Myc overexpression sensitizes medulloblastoma cells to cell death induced by Aurora B inhibition
The UW228 and UW426 MB cell lines show low expression of Aurora B and MYC (Supplementary Fig. S2A). However, the cells can be modified to stably overexpress MYC by retroviral transduction [25, 26] – the stable cell lines are identified here as UW228-Myc and UW426-Myc. Comparison of protein expression in MYC-overexpressing cells compared to isogenic controls showed that increased expression of MYC was associated with an increase in Aurora A and B protein levels in unsynchronized cell culture (Supplementary Fig. S2A). The cell-cycle distribution of UW228 cells did not change with MYC overexpression while a reduction in G1/G0 cells with associated increase in polyploid cells was observed in UW426-Myc cells compared to control (Supplementary Fig. S2B).
The co-expression of Aurora B and MYC in MB cells suggested that Aurora B activity could be important for cell survival in the presence of excess MYC, as is the case for B-cell lymphoma cells. Therefore, we tested the ability of Aurora B inhibition to elicit cell death in MYC overexpressing MB cells versus isogenic controls. We selected the Aurora B inhibitor AZD1152-HQPA for our studies as we had previously demonstrated that it had activity in brain and flank xenografts of human glioblastoma cells. A series of drug concentrations was used to assess the lowest concentration of drug that could inhibit MB cell proliferation in UW228 and UW426 cells (Fig. 2A). Cell proliferation was inhibited in a concentration-dependent manner both in isogenic controls and MYC overexpressing cells (Fig. 2A). UW426 cells showed almost complete inhibition of proliferation when exposed to 100 nM AZD1152-HQPA for 72 hrs, while UW426-Myc cells had cell counts that were almost half of those at baseline, indicating that cell loss had occurred (P< 0.001, N=3). A similar effect is observed for UW228 and UW228-Myc cells, indicating that MYC overexpression sensitized cells to induction of cell death upon Aurora B inhibition (Fig. 2A). Inhibition of proliferation was achieved with 25 nM AZD1152-HQPA in UW426 and UW426-Myc as well as UW228 and UW228-Myc cells indicating a potent block of mitosis by Aurora B inhibition. The 72-hour time point was selected for determination of the concentration effects of AZD1152-HQPA based on previous observations that induction of cell death in response to Aurora B inhibition is a time-dependent phenomenon.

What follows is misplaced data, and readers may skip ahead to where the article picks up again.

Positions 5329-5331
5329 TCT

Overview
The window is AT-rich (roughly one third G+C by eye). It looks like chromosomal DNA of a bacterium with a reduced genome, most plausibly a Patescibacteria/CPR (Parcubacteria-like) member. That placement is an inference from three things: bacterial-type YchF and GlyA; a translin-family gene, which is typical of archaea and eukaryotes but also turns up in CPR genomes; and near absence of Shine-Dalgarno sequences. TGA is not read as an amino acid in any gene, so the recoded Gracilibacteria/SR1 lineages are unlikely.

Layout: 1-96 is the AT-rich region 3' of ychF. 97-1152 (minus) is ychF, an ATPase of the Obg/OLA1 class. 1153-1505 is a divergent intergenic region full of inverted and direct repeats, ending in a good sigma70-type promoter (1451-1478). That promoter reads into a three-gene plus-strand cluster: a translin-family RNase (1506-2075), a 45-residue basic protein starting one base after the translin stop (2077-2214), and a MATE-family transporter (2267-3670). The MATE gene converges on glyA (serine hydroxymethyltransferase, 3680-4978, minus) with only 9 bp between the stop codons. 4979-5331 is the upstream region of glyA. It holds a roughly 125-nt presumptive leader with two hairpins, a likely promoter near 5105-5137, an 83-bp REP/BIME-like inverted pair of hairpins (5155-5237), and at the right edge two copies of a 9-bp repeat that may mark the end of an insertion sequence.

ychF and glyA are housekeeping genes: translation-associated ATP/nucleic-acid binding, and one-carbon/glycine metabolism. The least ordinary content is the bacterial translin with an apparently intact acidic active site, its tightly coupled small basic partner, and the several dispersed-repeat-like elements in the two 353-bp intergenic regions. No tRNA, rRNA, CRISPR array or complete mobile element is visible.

In order to demonstrate the specificity of inhibition of MB cells at 100 nM AZD1152-HQPA, cell lysates were probed for reduction in phosphorylation of Histone H3 Serine 10, a specific substrate for Aurora B.[27, 28] Histone H3 Serine 10 phosphorylation is reduced with exposure to 100 nM AZD1152-HQPA over 24 hours without a change in total Histone H3 or β-actin protein levels (Fig. 2B). To further assess if AZD1152-HQPA could be interacting with Aurora A, a previously reported therapeutic target for MB, we examined the inhibition of Aurora A and B autophosphorylation. Autophosphorylation of Aurora A on T288 and Aurora B on T232 is a key requirement for kinase activity.[30, 31] Inhibition of Aurora B autophosphorylation without a change in total Aurora B levels was achieved upon exposure of control and MYC-overexpressing cells to 100 nM AZD1152-HQPA for 24 hr (Fig. 2B). We note a weak phosphorylation signal of Aurora C (35 kDa) in UW425 and UW228 cells, which is abolished with AZD1152-HQPA (Fig 2B). The autophosphorylation of Aurora A was observed to increase slightly in both wild-type and MYC-overexpressing cells with no change in total Aurora A levels (Fig. 2B).